Printed 01.02.2023 00:57
20-04-2011 Romea, Kateřina Čopjaková
During the opening of "Lačho lav sar maro / Dobré slov je jako chleba" ("Good Words Are Like Bread"), an exhibition of photographs of Roma authors taken by Lukáš Houdek, we heard Petr, a sculptor and habitué of Prague's Jericho café, make the following confession after a few glasses of red wine: "I stole it, or rather, I borrowed it. I wanted to return it today, but I haven't finished it yet."
He was talking about a bound notebook of dispatches, poems, and stories by the 15 Roma authors whose photographic portraits were hanging in the Jericho. The photographer had made a small collection of their works available for those who wanted to read more than "just" the quotations from their works posted beneath their portraits.
Thanks primarily to the founder of Roma studies in the Czech Republic, the late Milena Hübschmannová, dozens of literary works by Roma authors have been published since 1989. These have included Erika Oláhová's short horror stories, Emil Cina's narrative works, and an anthology of prose by Roma authors from the Czech Republic, Čalo voďi/Sytá duše ("A Full Soul"), published by the Museum of Roma Culture five years ago.
The photographs of the authors were taken as part of a project run by the ROMEA civic association, "Šukar laviben le Romendar/Krásná slova Romů" ("Beautiful Roma Words"). The project involved visiting Roma authors from the Czech Republic and Slovakia, photographing them, and publishing vignettes about them and excerpts from their work on the Romea.cz website.
Attracting the uninitiated
Roma studies scholar Karolína Ryvolová noted in her opening remarks that there are two ways to view Roma literature in the Czech context. The first way, the "intellectual/Roma studies" approach, is to be enthusiastic and perpetually stunned at how much literature is being published today. The second way, the "prevailing/uninitiated" approach, is to be completely unaware that something like Roma literature even exists.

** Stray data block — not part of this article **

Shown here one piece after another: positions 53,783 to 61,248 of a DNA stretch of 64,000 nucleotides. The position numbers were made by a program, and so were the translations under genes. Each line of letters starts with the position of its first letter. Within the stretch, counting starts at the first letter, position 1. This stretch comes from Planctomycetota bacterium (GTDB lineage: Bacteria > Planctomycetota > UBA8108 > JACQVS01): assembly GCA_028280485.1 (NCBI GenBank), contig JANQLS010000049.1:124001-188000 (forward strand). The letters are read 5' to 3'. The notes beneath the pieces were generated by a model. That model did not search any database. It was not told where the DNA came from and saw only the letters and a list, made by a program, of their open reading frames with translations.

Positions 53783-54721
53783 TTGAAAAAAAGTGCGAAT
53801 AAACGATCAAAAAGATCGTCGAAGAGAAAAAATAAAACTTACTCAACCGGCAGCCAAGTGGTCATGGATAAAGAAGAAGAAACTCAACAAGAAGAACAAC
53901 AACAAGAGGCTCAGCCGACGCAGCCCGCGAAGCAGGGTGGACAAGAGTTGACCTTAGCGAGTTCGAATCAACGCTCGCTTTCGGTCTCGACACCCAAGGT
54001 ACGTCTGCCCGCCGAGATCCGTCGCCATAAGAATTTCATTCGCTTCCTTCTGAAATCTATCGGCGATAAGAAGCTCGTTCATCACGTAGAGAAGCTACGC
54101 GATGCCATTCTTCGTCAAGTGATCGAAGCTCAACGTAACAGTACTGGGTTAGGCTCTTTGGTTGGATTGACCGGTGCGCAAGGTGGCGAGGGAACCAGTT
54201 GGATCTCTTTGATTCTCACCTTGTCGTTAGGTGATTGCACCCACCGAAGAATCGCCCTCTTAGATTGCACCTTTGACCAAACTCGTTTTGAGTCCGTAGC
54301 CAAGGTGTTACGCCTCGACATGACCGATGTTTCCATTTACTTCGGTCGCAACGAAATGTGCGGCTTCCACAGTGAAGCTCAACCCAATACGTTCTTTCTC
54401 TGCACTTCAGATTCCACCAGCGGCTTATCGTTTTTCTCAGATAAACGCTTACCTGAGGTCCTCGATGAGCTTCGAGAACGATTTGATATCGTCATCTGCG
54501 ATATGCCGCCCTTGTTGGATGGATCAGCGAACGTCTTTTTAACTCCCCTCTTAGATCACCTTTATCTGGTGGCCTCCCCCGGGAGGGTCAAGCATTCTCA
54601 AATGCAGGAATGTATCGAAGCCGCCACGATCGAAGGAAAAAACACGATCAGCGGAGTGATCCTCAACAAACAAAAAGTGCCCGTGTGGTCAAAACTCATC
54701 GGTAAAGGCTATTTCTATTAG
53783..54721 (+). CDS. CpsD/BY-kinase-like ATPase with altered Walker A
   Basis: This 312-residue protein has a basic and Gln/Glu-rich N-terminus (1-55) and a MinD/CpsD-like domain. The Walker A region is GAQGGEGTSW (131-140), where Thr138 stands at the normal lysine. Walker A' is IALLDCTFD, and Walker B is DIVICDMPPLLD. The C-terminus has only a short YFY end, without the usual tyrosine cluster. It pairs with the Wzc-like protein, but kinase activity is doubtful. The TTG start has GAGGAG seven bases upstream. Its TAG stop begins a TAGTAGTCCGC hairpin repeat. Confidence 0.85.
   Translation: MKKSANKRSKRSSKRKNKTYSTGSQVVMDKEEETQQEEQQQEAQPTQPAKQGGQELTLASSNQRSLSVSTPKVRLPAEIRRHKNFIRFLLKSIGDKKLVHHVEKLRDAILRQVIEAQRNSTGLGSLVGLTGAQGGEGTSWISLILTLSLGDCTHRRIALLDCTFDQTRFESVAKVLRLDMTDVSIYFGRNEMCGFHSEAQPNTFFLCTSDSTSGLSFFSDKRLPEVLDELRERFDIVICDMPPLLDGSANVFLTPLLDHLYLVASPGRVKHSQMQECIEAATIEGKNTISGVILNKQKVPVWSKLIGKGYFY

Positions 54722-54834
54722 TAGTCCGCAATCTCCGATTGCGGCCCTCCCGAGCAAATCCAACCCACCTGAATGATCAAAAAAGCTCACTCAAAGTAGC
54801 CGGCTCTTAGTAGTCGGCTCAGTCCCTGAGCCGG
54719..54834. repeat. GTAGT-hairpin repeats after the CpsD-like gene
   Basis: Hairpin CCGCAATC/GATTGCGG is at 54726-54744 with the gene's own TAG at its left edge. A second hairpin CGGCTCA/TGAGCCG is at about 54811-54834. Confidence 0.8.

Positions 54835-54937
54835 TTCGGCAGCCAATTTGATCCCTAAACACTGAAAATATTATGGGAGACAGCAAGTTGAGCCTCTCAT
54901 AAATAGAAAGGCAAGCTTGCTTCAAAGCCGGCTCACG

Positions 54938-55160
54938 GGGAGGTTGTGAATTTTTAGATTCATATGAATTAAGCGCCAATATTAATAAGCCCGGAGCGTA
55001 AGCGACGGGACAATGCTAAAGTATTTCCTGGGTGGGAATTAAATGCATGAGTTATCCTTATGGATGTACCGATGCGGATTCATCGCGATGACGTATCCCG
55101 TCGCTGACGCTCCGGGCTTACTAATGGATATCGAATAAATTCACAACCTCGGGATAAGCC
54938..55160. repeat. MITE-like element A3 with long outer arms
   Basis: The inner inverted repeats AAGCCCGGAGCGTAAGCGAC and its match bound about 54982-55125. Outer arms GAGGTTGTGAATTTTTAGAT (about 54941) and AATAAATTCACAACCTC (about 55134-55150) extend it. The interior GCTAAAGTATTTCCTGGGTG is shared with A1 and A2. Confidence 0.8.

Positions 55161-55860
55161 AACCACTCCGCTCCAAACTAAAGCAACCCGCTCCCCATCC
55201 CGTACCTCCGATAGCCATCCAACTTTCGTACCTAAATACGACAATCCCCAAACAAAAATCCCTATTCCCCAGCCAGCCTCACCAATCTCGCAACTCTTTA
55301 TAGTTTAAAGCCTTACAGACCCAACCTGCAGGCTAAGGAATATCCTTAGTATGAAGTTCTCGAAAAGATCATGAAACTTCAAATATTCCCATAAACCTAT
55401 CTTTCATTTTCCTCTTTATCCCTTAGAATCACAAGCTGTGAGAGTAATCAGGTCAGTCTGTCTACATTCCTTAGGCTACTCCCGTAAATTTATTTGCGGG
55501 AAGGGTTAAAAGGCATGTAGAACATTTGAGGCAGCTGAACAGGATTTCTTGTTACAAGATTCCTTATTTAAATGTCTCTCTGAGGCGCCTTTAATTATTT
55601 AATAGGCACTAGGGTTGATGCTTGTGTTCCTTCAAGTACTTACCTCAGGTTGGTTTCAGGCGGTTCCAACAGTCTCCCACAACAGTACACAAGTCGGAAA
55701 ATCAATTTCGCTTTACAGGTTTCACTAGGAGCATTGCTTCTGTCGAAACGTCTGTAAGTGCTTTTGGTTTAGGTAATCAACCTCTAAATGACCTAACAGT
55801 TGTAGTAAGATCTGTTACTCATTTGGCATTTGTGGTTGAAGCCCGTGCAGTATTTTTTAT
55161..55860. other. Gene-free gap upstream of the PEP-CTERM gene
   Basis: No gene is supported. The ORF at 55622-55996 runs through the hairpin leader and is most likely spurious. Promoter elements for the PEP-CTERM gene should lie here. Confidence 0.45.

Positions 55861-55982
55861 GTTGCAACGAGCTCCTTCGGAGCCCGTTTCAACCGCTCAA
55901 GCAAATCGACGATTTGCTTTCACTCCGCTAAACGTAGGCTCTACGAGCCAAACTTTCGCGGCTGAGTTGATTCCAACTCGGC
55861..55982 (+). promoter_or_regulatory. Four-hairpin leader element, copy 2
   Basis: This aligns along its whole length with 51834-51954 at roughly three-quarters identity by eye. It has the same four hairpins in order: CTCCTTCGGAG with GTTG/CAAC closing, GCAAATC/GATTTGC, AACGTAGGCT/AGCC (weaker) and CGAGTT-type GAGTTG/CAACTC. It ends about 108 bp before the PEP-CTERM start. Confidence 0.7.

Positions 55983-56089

"Events like today's exhibition bring these two diametrically opposed points of view together," Ryvolová concluded. The first glasses of wine then began to ring throughout the café and people began nibbling at the loaves of bread on the tables, a reminder not only of the title of the exhibition, but also of the old Roma saying.
Three of the authors whose portraits were on display read from their works: The essayist Jana Hejkrlíková, the young poet Renáta Berkyová, and that story-teller with such a talent for invention, Emil Cina. The other authors contributing to the buzz in the café were at least symbolically present in Houdek's black and white photos.
You can see the exhibition Lačho lav sar maro/Dobré slov je jako chleba (Good Words Are Like Bread) in Café Jericho (Opatovická 26, Prague 1) until 15 May.
Translated by Gwendolyn Albert
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